Experienced Midwife/Nurses Vacancies at St. Marys Specialist Hospital

St. Mary’s Hospital is a result of our efforts and ambition to achieve medical excellence in order to deliver reliable and quality medical support and solutions at an affordable cost. St. Mary’s Hospital is a multi-specialist hospital, offering specialised medical solutions for various medical conditions and diseases.
We are currently seeking to employ suitably qualified candidates to fill the vacant position of:
Positions: Experienced Midwife/Nurse
Location: Lagos
Requirement
* Candidates should possess relevant qualifications.
Application Closing Date
29th August, 2018.
How to Apply
Interested and qualified candidates should submit their Applications along with CV’s to: stmarysspecialisthospital2@yahoo.com 
Or
St. Mary’s Specialist Hospital,
Plot 458, Titilayo Adedoyin Street,
Omole Estate,
Phase 1 Ikeja,
Lagos State.

Senior Lecturer (Nursing Science) Vacancies at Achievers University, Owo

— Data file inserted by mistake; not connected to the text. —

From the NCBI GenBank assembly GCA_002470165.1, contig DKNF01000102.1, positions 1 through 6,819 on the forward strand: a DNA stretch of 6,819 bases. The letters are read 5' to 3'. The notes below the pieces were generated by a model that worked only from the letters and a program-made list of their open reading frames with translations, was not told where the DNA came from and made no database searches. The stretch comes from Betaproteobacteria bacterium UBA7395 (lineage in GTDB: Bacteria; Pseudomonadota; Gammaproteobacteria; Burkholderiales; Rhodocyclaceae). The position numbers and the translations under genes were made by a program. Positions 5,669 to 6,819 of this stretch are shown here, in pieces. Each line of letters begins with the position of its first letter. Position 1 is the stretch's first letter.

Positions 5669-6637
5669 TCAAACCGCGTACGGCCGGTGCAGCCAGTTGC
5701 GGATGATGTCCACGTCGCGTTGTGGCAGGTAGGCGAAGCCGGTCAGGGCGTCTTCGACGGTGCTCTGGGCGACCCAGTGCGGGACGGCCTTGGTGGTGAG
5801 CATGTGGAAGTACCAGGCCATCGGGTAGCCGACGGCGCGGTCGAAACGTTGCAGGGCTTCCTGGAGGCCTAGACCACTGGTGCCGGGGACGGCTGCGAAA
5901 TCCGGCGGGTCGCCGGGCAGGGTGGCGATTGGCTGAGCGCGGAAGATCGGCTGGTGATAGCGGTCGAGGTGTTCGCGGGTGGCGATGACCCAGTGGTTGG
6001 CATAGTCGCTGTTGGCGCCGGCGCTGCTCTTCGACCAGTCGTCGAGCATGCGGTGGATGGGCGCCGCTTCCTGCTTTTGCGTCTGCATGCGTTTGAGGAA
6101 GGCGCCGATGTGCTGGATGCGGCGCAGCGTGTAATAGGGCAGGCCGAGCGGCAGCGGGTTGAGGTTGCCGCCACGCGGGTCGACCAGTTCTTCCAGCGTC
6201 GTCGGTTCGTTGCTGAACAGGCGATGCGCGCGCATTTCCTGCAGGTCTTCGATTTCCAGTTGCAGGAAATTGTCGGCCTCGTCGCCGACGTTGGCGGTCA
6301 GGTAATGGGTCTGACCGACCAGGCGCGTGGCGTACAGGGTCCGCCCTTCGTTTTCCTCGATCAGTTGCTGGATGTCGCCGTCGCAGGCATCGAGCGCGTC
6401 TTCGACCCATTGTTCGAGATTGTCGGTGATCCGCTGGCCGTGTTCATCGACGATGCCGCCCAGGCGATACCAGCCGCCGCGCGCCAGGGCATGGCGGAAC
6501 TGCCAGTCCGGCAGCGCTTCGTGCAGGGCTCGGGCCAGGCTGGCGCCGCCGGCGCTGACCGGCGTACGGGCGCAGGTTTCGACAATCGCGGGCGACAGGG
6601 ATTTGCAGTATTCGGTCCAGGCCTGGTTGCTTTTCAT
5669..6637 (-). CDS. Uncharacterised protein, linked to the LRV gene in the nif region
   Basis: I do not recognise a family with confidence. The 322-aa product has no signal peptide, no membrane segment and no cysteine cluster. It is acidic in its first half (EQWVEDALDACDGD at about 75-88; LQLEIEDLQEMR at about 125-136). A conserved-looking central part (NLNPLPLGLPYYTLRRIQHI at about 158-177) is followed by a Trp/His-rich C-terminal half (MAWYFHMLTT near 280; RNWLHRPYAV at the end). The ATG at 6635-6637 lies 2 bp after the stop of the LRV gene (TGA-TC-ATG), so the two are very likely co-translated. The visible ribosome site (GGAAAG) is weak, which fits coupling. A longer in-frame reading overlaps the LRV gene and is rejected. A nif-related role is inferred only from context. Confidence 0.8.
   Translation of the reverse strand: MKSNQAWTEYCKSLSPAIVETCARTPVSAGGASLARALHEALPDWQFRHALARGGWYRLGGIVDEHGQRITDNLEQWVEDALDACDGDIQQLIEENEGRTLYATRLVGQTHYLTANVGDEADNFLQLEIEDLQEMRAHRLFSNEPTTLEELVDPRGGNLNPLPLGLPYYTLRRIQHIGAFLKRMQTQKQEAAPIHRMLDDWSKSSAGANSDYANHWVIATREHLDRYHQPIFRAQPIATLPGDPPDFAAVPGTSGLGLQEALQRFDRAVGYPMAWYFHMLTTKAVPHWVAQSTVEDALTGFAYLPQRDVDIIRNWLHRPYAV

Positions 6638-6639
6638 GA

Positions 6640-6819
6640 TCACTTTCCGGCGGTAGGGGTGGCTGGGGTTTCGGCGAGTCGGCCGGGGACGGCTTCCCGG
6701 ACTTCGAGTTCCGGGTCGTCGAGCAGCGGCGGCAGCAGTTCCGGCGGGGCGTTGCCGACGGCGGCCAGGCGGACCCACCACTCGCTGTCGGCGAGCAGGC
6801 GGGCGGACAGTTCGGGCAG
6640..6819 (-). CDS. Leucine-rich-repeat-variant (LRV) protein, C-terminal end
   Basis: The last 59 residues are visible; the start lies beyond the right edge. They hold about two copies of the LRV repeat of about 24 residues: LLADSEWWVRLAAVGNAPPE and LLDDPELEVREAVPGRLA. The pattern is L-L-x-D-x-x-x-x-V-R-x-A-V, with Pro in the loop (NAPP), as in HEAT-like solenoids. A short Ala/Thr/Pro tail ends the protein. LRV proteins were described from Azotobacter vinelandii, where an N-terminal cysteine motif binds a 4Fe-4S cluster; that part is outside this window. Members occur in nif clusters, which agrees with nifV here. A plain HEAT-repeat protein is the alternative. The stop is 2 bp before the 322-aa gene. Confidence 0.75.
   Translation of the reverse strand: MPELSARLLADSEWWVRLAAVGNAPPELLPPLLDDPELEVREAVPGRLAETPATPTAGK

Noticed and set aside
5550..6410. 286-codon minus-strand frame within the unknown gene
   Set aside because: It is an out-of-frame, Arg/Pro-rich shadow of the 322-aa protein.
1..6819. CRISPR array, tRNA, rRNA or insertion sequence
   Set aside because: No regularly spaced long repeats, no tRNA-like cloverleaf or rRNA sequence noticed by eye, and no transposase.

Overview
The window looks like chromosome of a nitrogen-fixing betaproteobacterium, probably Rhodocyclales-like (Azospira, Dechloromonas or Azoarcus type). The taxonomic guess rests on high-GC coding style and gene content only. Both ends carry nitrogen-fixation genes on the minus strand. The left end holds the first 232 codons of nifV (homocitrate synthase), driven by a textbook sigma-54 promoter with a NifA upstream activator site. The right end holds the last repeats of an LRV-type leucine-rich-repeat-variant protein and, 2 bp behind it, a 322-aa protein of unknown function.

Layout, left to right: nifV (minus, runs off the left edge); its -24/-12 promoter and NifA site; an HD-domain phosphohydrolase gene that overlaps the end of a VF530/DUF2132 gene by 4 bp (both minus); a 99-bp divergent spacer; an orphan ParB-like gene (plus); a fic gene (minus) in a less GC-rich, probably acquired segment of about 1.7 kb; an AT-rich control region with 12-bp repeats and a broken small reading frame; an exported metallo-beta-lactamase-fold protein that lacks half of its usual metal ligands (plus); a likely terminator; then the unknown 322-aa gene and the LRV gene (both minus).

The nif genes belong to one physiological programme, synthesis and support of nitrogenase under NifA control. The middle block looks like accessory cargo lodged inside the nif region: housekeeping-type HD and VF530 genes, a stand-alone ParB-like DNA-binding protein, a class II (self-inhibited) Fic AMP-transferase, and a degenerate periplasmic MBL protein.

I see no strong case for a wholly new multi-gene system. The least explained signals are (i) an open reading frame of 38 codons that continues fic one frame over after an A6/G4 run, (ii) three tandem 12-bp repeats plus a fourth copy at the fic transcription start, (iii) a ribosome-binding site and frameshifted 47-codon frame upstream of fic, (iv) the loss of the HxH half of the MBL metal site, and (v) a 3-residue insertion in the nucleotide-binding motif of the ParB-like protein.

Achievers University, Owo – The Motto of the University is Knowledge, Integrity and Leadership with a very clear vision to be the best University in Africa and indeed one of the best in the world. The mission of the University is to produce a total man, morally sound, properly educated and entrepreneurially oriented, that would be useful to himself and the society.
Applications are invited from suitably qualified candidates to fill the academic position below:
Position: Senior Lecturer
Location: Owo, Ondo
College: College of Natural and Applied Sciences (CONAS)
Discipline: Nursing Science
Qualifications and Experience
* Applicants should possess Ph.D or Masters degree in respective discipline and good record of scholarly publications in reputable journals.
* They must also have adequate post-qualification experience in teaching, research and academic administration.
Salary, Allowances and Benefits
* Salary and allowances are as obtainable in Nigerian public universities. However, salary and allowances for this position is negotiable and at enhanced levels above those presently in public universities in Nigeria.
* Successful applicants with Master’s Degrees will be given adequate support in the pursuit of their Ph.D. programmes.